Design Compromise and the Path Toward Public Exposure and Acceptance

One of the first homes that I was asked to build, under an ‘eco-friendly’ banner, called for naturally durable non-treated timber and locally sourced materials. This was a home designed by a Building Biologist and to be located near Hamilton around 23 years ago. The design also called for no steel to be incorporated in the construction of this dwelling (something to do with electro-magnetic fields and a faraday cage). This meant wooden nails and time consuming housings in the framing, plastic or polypropylene reinforcing in the foundations. Aside from some of the design boundaries being, arguably, a little misguided in regards to green/healthy homes, the project’s ethical ideal, admirable as it was, was doomed due to the cost to build going outside of the client’s capability.

This type of situation typically leaves a designer disappointed with their creativity unrealized, the client disillusioned and the public perception that building healthy or green is unaffordable.

Compromising with a few kilos of nails would have made a big difference to the chance of seeing a home built with some very relevant ‘green’ features.


Over the years I have been designing and building healthy/green homes I have had to assess the value of compromise vs. no compromise. One good example is the use of cement in the construction of rammed earth walls. Cement is seen as being high in embodied energy, which counts against its ‘greenness’. Embodied energy is defined as the sum of energy inputs (fuels/power, materials, human resources etc) that was used in the work to make any product, from the point of extraction and refining materials, bringing it to market, and disposal / re-purposing of it.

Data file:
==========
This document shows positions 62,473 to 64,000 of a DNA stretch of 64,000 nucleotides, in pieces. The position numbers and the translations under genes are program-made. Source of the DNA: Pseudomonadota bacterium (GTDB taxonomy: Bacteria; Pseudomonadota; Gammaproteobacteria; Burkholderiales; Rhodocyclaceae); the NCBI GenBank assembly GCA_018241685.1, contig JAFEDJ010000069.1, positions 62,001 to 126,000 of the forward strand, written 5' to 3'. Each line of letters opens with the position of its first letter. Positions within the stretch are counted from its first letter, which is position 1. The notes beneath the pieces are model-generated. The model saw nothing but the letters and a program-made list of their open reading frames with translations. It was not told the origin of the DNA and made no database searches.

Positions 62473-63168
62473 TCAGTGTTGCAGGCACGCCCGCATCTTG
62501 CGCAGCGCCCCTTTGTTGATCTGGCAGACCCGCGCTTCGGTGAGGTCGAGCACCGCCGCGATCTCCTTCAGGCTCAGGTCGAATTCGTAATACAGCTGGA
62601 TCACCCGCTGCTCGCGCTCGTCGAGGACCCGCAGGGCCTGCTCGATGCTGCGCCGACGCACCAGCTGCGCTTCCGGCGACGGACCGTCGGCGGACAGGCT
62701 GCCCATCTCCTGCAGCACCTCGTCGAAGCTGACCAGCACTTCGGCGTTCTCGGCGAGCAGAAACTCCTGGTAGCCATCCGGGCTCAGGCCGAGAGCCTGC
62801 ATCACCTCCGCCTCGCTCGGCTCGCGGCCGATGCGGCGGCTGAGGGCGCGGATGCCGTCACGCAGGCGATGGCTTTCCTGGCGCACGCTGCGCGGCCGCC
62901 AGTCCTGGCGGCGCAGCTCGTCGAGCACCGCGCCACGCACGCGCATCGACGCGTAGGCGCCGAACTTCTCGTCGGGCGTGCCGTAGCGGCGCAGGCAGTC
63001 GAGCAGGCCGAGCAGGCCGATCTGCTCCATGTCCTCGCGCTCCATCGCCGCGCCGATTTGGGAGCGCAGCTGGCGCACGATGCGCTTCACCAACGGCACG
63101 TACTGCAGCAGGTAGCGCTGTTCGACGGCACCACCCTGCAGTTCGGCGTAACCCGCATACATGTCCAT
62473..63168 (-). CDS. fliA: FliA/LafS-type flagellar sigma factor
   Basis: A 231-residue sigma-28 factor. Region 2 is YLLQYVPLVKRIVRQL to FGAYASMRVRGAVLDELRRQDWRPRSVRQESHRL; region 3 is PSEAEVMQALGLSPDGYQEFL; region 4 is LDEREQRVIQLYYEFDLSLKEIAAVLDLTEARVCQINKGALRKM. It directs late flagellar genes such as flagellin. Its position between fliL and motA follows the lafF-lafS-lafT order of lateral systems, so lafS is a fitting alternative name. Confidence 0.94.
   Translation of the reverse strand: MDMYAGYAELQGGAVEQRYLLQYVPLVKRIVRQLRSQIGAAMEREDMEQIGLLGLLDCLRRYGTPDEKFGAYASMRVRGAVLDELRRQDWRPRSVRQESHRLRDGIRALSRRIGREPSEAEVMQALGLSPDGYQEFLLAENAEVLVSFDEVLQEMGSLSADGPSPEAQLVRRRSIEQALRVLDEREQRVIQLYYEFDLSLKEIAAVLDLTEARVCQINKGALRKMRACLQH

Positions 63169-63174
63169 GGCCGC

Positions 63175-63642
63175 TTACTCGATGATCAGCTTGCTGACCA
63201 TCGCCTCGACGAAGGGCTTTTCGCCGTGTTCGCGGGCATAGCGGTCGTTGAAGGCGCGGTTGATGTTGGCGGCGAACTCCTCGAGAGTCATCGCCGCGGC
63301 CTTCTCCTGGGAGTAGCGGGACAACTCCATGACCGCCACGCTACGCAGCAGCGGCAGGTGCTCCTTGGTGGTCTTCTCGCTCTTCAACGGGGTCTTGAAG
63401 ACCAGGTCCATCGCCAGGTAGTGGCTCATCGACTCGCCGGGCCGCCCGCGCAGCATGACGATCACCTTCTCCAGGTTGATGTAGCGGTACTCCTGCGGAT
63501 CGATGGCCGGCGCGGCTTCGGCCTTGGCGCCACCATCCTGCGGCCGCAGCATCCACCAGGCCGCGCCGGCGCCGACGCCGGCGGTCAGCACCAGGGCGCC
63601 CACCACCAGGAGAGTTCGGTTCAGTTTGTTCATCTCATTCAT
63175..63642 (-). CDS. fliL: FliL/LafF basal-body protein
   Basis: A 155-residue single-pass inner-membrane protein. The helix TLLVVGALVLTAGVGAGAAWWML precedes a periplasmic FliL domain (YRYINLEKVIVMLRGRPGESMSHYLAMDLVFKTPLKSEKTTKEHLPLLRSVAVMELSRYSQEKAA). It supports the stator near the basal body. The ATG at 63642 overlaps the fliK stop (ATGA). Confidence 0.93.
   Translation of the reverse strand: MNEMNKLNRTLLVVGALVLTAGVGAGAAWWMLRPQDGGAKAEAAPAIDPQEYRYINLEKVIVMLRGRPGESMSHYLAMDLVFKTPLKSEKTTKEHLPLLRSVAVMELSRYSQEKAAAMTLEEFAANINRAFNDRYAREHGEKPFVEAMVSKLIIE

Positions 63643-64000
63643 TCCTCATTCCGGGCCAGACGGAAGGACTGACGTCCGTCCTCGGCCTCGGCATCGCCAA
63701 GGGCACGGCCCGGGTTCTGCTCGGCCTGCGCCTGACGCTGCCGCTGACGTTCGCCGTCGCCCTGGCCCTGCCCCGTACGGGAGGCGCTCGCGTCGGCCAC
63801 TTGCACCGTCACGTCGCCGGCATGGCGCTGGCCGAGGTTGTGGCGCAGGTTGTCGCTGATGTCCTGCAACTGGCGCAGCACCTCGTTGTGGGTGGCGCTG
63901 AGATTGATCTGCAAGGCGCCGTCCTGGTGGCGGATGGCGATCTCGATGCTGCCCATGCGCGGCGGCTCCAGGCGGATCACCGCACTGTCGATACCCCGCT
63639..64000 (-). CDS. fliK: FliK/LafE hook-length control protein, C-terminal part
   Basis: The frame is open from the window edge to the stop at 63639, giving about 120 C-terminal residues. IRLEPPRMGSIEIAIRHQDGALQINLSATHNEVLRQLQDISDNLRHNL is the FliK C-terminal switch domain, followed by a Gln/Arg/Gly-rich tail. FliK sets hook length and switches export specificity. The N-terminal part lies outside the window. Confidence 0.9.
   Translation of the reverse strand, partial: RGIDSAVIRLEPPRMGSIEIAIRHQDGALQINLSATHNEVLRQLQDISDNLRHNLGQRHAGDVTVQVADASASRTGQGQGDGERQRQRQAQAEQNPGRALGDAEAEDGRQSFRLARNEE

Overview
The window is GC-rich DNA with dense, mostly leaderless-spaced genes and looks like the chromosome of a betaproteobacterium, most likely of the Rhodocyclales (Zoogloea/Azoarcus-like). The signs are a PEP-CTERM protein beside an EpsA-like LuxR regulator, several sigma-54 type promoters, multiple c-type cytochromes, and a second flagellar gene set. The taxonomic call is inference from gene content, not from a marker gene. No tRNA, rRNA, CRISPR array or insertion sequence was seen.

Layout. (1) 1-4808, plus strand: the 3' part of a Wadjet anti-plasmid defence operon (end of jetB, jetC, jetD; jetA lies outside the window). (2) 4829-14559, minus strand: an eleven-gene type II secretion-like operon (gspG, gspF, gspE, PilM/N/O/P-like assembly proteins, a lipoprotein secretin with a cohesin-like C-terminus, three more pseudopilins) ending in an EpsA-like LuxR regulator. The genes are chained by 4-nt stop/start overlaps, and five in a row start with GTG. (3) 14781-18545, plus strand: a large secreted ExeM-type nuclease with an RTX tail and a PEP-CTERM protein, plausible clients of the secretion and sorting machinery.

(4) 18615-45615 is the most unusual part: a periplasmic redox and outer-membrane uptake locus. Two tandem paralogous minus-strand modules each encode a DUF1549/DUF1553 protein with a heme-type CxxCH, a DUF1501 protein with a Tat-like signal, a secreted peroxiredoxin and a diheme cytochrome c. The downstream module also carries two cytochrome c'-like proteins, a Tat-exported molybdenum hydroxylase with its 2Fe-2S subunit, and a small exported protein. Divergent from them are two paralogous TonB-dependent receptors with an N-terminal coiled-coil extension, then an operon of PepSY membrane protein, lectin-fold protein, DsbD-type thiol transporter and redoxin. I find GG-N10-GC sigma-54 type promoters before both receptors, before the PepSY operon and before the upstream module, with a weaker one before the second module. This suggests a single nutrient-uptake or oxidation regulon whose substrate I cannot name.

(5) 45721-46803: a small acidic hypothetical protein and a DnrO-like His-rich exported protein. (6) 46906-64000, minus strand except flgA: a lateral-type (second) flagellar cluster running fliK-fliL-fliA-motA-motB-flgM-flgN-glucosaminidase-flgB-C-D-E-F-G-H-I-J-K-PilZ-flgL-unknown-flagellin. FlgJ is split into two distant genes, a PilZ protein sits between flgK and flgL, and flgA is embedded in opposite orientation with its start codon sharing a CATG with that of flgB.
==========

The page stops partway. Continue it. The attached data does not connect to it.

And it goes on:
Ideally we would like to use no cement in our rammed earth walls, or at least not cement in its current high-embodied energy form. We already know that it is possible to produce durable rammed earth walls with little or no cement, but the problem here is that it is either prohibitively expensive or far more extensive research and testing is required.

In the meantime I don’t have the research budget to discover the cement free solution.


The important thing at this stage is to keep getting rammed earth walls constructed and therefore achieve more exposure in the public domain, keeping the option of rammed earth homes up on our collective radar. To do this effectively we need to insure that the walls we do build wont fail and that they outperform conventional wall construction (which incidentally shouldn’t be hard considering the rotting building crisis that is currently crippling our building industry).

The more rammed earth walls that get built the greater the collective research budget will get and greener solutions will come. We would struggle to get this result without compromise.
 

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